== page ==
By M Adrian Brassington
Published September 06, 2011
Today the Spectator published a letter to the editor regarding the proposed velodrome for the 2015 Pan Am Games. The letter reads in part:
Our city fathers would have us believe that there is only one other velodrome in North America, located in Los Angeles. In fact, there are two indoor velodromes. One is the ADT Event Center in Carson, Calif. and the other is the Colorado Springs Velodrome in Colorado Springs, Colo.
Then there are 21 other outdoor velodromes throughout the United States.
The author concludes that the velodrome "will be underutilized and cater to only a minute sector".
I read it and my immediate reaction was to think of US Senator Daniel Patrick Moynihan's quote, "Everyone is entitled to his own opinion, but not to his own facts." My secondary reaction was to realize that a lack of understanding of issues isn't the exclusive domain of politicians.
Finally, I decided to get in touch with Greg Mathieu, CEO of the Canadian Cycling Association. Mr. Mathieu had made a presentation to the GIC meeting on August 29th, and I'd been fortunate enough to have been present.
He delivered a solid, evocative presentation, and as I was reading Mr. Schmiedeberg's letter, I'm sure some of the facts he'd relayed came to mind.
Mr. Mathieu writes:
Of course the LA Velodrome is the one in Carson City, so the writer is not unearthing anything not already in the report to Council.
The Colorado velodrome is not UCI standard as it is 142 meters and the international standard is 250 meters, all of which is part and parcel of the study done for Hamilton by Sierra Planning.
There are a number of outdoor cycling velodromes in Canada and USA that were largely built up to the time of the 1996 Olympic Games in Atlanta. They were built at various lengths ranging from 250 meters up to 400 meters. Of course the track cycling season was run in concert with the Road season until 2004 when the World Championships were moved to March.
Most recently, track has been run in the October to March period with World Cup season culminating with the World Championships. Therefore, preparing for the highest level of track cycling occurs in the September to March period and that is a period in Canada where we can't depend on outdoor tracks. It is for this reason that our National Team program is in Los Angeles using an indoor track that is 250 meters in length.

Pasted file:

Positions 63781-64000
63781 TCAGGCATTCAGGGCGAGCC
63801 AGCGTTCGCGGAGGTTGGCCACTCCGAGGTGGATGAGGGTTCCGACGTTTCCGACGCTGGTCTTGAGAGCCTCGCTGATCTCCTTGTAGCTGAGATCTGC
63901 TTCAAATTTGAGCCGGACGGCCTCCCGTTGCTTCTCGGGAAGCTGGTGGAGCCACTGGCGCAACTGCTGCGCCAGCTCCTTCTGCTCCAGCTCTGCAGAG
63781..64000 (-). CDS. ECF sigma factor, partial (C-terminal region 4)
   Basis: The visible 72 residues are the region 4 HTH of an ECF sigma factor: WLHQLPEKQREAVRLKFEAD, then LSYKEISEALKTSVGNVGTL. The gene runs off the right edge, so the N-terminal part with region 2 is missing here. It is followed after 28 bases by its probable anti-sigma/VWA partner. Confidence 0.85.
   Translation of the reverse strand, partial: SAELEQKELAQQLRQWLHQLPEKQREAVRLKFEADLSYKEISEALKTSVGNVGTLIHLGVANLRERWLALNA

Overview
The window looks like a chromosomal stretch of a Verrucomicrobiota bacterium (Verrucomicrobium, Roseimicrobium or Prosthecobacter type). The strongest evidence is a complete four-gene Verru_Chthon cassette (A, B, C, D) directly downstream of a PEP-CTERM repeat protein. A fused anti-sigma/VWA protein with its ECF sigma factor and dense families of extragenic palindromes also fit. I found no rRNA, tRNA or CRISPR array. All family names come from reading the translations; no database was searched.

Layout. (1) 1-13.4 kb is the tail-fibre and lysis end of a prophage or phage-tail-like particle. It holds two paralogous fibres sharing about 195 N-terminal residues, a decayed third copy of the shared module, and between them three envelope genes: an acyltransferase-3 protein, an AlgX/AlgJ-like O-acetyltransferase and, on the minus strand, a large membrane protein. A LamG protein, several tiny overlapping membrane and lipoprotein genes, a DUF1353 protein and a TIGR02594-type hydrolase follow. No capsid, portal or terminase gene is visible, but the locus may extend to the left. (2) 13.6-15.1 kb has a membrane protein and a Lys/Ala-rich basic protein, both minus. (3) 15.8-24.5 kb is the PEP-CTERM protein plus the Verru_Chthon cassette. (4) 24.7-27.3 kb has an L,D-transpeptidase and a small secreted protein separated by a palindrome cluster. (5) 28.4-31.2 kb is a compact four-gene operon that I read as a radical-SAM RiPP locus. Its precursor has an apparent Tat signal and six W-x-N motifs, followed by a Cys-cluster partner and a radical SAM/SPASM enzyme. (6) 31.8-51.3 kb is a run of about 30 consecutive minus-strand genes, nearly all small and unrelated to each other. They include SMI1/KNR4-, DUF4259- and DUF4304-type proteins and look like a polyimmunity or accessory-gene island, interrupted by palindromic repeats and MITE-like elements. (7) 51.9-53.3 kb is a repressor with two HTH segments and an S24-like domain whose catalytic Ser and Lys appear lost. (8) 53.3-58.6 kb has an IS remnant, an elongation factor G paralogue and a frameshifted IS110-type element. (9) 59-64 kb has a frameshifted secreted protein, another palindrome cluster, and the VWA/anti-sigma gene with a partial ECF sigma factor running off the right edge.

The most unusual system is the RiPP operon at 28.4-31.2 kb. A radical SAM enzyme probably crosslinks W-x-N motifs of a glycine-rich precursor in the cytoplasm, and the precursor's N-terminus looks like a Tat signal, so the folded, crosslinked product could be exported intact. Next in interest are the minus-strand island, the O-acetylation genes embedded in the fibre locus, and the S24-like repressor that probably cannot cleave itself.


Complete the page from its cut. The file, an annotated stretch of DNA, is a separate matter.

In any case the value of the velodrome to the community, including the Mohawk College student population, is much beyond the high performance programs of the National, Provincial and National Cycling Centre Hamilton programs. It offers a facility that can hold community cycling programs of all types including club development and safety instruction. It can provide a safe and weather proof training track for cyclists, and then there is the infield area, which is being designed to host multiple sport activities that can be run while the track is in use.
We fully expect the velodrome to be a very well used facility benefiting the cycling community, the Hamilton sport community, active living practitioners and the Mohawk student body.
It is our hope that the community use of this facility is well presented and understood when Council next meets on this matter.
Whether or not the velodrome, as it has been packaged together in the effort with Mohawk College, is a good idea has yet to be determined by Council. Whether or not the entire project is a prudent one for Hamilton, period, is also a matter to be sorted out.
Certainly every Hamiltonian has a right to their opinion, but preferably after they have full command of the facts. No matter what the topic, surely we can all agree that it's vital to be processing the same set of facts.
Hopefully Mr. Mathieu's reply has added some clarity to the discussion.
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